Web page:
NASA hopes the first SLS flight will occur in what year?
The SLS is targeted for an unmanned test flight in 2017.
How much will the initial SLS weigh?
The first SLS will weigh in at 5.5 million pounds -- as much as 24 fully loaded 747s -- and kick out 8.4 million pounds of thrust at liftoff.
Which leftover parts from the space shuttle program will the initial SLS craft use?
Three RS-25 space shuttle main engines (SSMEs) and two solid rocket boosters (SRBs), both inherited from the space shuttle program, will provide the 8.4 million pounds (3.8 million kilograms) of liftoff thrust necessary to propel the first SLS into space.
What's the J-2X?
When NASA rolls out its later, more powerful version of the SLS, its upper stage will carry the J-2X, an updated version of the engine that propelled Apollo’s Saturn V rockets into history.
Which of the following choices best represents the volume of the SLS’s cargo faring?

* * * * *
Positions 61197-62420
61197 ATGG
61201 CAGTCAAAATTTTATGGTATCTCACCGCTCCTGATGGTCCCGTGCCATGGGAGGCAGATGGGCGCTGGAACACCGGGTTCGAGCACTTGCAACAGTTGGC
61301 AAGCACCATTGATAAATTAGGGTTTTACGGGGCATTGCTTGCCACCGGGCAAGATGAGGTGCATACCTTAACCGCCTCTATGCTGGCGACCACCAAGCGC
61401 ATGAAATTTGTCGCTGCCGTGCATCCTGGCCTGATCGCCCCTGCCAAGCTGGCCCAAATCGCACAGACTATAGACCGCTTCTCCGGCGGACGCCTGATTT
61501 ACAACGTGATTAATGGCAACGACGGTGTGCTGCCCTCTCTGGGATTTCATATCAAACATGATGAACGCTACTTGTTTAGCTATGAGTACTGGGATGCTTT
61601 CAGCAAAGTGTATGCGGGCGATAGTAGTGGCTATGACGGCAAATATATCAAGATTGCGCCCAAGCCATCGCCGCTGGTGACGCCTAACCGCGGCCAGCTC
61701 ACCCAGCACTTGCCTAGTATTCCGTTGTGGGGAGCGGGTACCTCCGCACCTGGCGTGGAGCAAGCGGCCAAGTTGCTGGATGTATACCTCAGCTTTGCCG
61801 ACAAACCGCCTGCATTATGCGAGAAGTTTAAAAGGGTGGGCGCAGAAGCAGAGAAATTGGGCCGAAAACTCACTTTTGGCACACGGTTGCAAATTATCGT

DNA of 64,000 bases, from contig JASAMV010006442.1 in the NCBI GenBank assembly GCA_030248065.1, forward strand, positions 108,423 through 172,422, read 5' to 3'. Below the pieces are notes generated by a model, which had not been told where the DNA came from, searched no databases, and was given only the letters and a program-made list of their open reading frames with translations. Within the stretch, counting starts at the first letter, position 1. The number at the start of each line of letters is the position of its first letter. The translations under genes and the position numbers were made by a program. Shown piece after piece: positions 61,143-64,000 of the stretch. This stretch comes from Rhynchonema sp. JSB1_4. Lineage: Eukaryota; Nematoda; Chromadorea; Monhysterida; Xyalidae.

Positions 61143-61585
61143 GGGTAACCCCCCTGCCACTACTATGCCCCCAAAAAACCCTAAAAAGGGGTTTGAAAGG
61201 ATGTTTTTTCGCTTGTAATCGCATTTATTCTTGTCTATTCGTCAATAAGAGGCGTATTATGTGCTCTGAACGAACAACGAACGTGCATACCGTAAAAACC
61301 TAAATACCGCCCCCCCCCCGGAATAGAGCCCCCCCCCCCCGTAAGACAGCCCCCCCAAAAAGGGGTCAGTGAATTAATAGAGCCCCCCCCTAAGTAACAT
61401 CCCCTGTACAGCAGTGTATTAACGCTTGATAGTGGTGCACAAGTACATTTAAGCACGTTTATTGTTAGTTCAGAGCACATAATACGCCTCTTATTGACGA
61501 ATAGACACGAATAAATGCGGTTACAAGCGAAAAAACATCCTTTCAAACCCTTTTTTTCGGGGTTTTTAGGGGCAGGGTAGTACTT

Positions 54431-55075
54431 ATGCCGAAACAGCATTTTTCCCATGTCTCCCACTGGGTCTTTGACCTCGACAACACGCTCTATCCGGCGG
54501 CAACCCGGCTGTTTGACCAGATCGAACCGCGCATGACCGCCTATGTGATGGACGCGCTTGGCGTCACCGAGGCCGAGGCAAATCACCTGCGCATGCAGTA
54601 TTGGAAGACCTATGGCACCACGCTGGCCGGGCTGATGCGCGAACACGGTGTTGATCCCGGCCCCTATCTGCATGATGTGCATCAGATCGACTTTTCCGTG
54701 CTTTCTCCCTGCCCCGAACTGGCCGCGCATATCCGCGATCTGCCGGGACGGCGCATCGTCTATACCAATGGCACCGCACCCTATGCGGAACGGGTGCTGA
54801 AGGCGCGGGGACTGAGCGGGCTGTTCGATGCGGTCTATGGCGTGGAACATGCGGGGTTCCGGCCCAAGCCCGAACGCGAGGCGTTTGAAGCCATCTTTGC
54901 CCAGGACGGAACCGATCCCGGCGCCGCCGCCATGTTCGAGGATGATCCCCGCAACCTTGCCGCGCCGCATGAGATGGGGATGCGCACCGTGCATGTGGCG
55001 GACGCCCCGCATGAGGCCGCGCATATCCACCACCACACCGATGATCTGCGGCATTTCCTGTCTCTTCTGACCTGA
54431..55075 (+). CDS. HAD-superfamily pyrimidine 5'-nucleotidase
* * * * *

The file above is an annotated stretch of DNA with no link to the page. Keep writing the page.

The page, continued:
The later version of the SLS will sport a cargo faring spacious enough to carry nine school buses, and will stand taller than the Statue of Liberty (including the pedestal).
The five-stage version of the solid rocket booster was originally developed for which program?
Although later versions of the SLS might use the five-stage version of the solid rocket booster, it was originally designed for the scrapped Constellation program.
What's the name of the vehicle in which astronauts will ride to space atop the SLS?
The SLS inherited the Orion Multi-Purpose Crew Vehicle (MPCV) from the Constellation program, which included plans for two heavy-lifting rockets called Ares I and II. Orion is also the name of one of the most recognizable and easy-to-spot constellations in the night sky.